“A Touch of Class”
The rose is one of the most ubiquitous decorative motifs that absolutely ever was. Even the most macho of men finds himself attracted to the form from time to time, either in actual rosebushes or in whatever representation of a rose he may be able to create himself. Painters have often depicted trellises awash with roses. Stained glass rose windows are a mainstay in cathedrals and churches. Truthfully, it’s a form too complex for me, but I don’t mind confessing that I took chisel and mallet in hand and carved some simple rosettes for a vanity I made for my wife some years back. But all the time I was carving those pieces, I wished I had the skills exhibited by those you’d never think would do such things. Big burly blacksmiths have sometimes created wrought iron fences or railings adorned with wrought iron roses in full bloom, a feat that sets every feminine heart aflutter. “It looks so delicate,” they gush, “but you can’t crush them in your hand.” And what glass blower who acquires the requisite skill level does not at least attempt a rose at some point?
But every now and again you come across a rose depicted so well that you can do nothing but take your hat off to the master, and if that rose has somehow been incorporated into a functional object, well, how wonderful is that? Not only do you get to admire it every day of your life, you get to touch it.
One of the companies I most enjoy blogging about is THG Paris because they create absolutely stunning designs that often incorporate a bit of a history lesson as they did with their line of faucets inspired by the Fabergé Easter eggs that were once an annual tradition during the last years of the Russian Romanov Dynasty. This time round they have again teamed up with distinguished French crystal maker DAUM which has a history all unto itself—and uses methods seeped in antiquity.
DAUM is a crystal studio based in Nancy, France that was founded in 1878 by its namesake, Jean Daum. It’s a studio that really hit its stride during the Art Nouveau period, during which time they both expanded their repertoire and explored a method almost as old as formal history. Pâte de verre (glass paste) is a process of glass casting that was first used by the ancient Egyptians some 5000 years ago, but not, I suspect, to make objects with the grace and delicacy of those that have been a mainstay for DAUM over the years. THG Paris’s teaming up with them is one of those perfect symbiotic relationships that business often strives for but only occasionally achieves.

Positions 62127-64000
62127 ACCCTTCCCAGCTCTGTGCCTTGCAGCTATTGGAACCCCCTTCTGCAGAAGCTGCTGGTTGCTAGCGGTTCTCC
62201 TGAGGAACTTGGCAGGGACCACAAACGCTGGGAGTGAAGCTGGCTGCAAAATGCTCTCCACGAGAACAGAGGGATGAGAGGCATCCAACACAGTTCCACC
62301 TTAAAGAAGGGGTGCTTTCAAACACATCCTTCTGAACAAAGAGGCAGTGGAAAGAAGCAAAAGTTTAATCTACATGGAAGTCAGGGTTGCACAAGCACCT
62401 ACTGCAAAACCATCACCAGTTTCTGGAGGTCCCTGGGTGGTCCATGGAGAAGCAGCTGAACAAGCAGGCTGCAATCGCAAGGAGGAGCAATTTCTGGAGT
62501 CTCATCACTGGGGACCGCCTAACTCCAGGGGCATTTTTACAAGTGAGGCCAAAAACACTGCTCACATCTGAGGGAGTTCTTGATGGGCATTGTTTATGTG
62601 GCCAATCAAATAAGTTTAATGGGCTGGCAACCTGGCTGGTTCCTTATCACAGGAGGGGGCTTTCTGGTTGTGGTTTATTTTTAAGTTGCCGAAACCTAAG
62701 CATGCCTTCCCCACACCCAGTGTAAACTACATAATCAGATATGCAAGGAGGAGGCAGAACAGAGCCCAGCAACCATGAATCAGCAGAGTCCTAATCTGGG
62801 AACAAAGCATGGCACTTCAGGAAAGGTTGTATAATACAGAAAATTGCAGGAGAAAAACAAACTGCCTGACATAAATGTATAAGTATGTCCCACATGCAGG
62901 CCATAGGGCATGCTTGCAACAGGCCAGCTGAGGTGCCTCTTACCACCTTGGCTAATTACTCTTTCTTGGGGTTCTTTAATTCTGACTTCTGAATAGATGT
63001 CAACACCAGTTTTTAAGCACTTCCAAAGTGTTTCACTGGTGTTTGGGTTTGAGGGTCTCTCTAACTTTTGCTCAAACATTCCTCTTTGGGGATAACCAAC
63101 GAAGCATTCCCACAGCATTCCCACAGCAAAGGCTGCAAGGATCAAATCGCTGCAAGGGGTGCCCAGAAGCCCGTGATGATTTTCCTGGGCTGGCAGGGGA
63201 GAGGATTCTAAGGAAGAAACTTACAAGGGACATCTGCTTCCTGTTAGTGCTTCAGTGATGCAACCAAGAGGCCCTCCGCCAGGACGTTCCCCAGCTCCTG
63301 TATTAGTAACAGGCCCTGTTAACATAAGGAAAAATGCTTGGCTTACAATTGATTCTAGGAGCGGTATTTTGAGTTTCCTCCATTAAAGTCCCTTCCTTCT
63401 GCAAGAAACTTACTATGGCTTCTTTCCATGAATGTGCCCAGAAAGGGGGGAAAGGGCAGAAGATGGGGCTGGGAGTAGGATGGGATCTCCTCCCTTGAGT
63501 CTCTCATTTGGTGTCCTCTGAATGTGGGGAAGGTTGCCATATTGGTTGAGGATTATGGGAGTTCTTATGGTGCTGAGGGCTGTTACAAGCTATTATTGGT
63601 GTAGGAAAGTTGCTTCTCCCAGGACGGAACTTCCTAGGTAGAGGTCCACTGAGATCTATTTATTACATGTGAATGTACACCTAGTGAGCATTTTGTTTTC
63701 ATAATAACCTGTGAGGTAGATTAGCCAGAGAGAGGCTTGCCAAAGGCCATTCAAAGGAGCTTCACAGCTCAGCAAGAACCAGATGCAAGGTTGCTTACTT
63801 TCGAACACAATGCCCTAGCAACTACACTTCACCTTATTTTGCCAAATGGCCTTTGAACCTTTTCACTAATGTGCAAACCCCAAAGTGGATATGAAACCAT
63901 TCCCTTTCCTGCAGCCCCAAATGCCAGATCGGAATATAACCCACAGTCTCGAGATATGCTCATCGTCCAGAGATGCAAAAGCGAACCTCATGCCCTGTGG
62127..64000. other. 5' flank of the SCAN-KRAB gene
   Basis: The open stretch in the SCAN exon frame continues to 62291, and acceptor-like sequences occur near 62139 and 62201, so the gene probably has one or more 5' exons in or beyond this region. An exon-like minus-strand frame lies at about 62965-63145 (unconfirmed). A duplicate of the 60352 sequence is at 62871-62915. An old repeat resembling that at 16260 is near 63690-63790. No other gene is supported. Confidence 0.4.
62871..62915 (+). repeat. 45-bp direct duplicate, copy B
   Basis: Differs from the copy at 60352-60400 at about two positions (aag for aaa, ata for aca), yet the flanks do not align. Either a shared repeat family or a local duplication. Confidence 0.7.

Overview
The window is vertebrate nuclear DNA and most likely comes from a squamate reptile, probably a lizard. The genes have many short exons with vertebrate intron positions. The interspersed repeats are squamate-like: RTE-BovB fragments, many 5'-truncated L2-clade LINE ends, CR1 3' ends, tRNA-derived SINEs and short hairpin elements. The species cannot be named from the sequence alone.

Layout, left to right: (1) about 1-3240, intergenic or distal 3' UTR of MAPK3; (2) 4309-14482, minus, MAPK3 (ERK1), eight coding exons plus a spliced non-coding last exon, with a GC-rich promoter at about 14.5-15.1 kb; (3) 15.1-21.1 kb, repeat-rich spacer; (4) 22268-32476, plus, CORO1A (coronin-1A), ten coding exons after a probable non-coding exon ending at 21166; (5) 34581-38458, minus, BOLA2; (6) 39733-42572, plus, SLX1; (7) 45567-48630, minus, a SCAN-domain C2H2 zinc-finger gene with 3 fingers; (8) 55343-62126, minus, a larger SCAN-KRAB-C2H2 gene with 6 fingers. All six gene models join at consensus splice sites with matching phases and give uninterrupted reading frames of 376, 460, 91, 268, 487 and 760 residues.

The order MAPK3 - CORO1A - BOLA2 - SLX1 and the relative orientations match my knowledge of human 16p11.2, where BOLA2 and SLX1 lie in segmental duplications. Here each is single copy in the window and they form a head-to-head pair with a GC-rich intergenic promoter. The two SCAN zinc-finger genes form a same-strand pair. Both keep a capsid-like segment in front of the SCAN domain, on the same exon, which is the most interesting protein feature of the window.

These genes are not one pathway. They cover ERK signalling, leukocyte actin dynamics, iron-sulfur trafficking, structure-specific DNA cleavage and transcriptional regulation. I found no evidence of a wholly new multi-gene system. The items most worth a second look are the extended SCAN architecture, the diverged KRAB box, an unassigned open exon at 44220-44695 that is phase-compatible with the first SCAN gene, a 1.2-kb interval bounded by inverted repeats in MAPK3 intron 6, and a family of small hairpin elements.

“We are delighted to work with DAUM again and have the opportunity to reinterpret DAUM’s signature Rose flower to create this feminine bath collection in beautiful blush crystal,” said Pedro Uranga, North American director for THG-Paris. “This color and intricate design could only be imagined by DAUM and we are proud to combine DAUM’s expertise in the use of color and crystal, and one-of-a-kind molds, combined with THG’s flawless bath fixture design ingenuity.”
The DAUM rose used throughout in this line is not just perfect, but stunningly so. The pâte de verre method enables them to precisely place their multicolored crystal fragments in the mold. After what, in view of those colors, can only be described as a delicate firing process, the mold is broken, and an unique sculpture is revealed, unique because that mold can never be used again. It’s a method almost as old as time and as fresh as the morning dew on the rose it depicts, and it means that those avail themselves of this line have not only a gorgeous faucet, but one that is different from every other produced because it has literally been made one at a time.
Working with DAUM, THG has designed a line of faucets and accessories in various configurations for basins, tubs, and showers that enhance the rose flower design. Designers and consumers have a wide choice of finishes, including polished chrome, gold, soft gold, nickel, rhodium silver and the luxurious, contemporary rose gold.
A faucet as delicate as this one could only be used as part of a lady’s boudoir, but given the sheer elegance of it, I have to think that such a bathroom (and it would surely be the master bath) would occasionally be used by the husband on any pretext he may wish to conjure up just for the sheer joy of seeing and touching something so outrageously elegant. It’s more than a touch of class. It’s a work of art.
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